Comparison often entails ‘commensuration’ (see Espeland and Stevens 1998), and that was also the case in our own comparative practice. For example, although hospitals and universities are more like nodes in networks than ‘organisations’, in a confined sense (Clegg, Kornberger, and Rhodes 2005), we created a correspondence between them by approaching hospitals and universities as bounded entities. In doing so, we revealed some of the politics of tabulation and differentiation intrinsic to rankings, and zoomed in on their particular enactments in university and hospital contexts. One of the intellectual driving forces behind our comparison was that we were slightly dissatisfied with the crudeness of some recent analyses that point to the normalising and disciplining effects of rankings (see Power et al. 2009; Espeland and Sauder 2007). It was our ambition to come up with a more differentiated understanding of the workings of rankings. It is not enough to explain the popularity of ranking by pointing to an increasing drive for ‘competition’ in neo-liberal ‘audit societies’. Rather, we found the importance of competition to be an emergent property of highly situated ranking practices. The main purpose of both of our ethnographically driven research designs was to render visible the enactment or daily work of ‘doing’ rankings in real organisational practices, from an in-depth, whole-organisation perspective. Among other things, our comparison showed that rankings tend to evoke ambivalences as a result of their ‘decentredness’. That is, they are held together through their fluidity; ranking is an effective comparative technology precisely because it is responsive, flexible, and capable of engaging multiple worlds (see De Laet and Mol 2000).

The performativity of our ethnographic mode of comparison was also visible in how we enacted a classical comparison between professional and managerial work, often employed in the analysis of quantitative comparative techniques (Triantafillou 2007; Sauder and Espeland 2009). As analysts, we differentiated between the types of work connected to research and care on the one hand, and organising work on the other, by studying the interaction between the types of activities that we saw, for example, in the practice of ‘pragmatic compliance’. However, we also noted that ranking became part of professional practices themselves, thus opening up new ways of interactions between the different types of work, which in a way transcended distinctions which were often made (also by us) between organisations, epistemic cultures, and work practices. For example, the observation of the meeting between the professor and his boss showed the intricate intertwinement between managerial and research work, where the question of who is comparing whom, or to what effect, is no longer obvious.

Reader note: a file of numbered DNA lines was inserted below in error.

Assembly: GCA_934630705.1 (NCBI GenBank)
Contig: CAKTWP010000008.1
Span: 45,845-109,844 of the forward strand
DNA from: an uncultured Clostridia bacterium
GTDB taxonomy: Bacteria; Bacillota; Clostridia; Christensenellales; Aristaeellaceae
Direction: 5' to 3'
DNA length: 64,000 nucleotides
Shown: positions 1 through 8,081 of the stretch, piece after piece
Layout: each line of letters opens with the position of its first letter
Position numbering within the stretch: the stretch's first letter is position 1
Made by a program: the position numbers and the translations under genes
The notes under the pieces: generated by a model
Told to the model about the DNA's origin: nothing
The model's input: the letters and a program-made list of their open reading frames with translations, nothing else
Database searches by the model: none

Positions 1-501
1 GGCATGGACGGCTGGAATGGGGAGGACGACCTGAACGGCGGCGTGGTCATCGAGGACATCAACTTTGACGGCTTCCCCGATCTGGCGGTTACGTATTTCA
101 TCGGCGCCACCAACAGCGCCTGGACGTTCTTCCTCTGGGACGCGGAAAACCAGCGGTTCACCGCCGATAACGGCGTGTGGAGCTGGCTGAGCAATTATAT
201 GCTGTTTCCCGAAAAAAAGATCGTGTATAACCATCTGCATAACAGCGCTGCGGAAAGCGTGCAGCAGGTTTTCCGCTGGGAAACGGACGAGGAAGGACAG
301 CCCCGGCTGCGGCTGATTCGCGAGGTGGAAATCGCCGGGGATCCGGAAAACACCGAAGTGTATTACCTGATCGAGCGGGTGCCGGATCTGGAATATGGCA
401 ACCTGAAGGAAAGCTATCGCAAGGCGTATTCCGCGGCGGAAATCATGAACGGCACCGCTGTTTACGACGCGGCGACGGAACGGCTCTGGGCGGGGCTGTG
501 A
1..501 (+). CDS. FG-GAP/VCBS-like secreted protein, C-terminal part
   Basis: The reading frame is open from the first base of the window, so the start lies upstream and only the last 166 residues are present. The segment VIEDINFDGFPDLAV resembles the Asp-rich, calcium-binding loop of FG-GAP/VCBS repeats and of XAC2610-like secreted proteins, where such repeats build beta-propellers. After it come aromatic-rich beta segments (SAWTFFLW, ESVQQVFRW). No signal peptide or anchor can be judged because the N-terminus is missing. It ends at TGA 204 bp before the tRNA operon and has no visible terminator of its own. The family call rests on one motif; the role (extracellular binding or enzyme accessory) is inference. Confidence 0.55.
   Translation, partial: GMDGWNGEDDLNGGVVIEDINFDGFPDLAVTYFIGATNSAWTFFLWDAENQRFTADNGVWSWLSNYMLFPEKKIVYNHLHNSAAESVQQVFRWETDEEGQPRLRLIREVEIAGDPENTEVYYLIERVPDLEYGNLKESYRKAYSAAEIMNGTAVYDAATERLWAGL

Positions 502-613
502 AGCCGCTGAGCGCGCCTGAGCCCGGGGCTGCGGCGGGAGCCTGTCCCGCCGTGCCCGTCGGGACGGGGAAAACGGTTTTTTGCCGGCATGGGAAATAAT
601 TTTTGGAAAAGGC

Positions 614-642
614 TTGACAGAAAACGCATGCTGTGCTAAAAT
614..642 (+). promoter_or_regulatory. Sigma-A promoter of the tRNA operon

How did we involve ourselves in this comparative process? We sat together (a lot) to share fieldwork experiences in offices and conveniently located teashops; we engaged with the respective material from the two projects by exchanging draft texts, and sat down together again to discuss similarities and differences. Importantly, our comparison was shaped through a combined background in STS. We drew from a shared reservoir of sociological and anthropological literature on classification, governance, quantification, and accountability. Clearly, this shared background also shaped our own classifications and the categories we drew up in combining the empirical material. Our background in STS is, for instance, very visible in our description of the ‘performativity of rankings’ section (above). This particular classification was certainly influenced by a ‘turn to performativity’ in STS – a mode of analysis and description that has been used to counter representationalist world views (see Pickering 1995) by demonstrating how descriptions, theories, and models become involved in the constitution of research objects they set out to represent.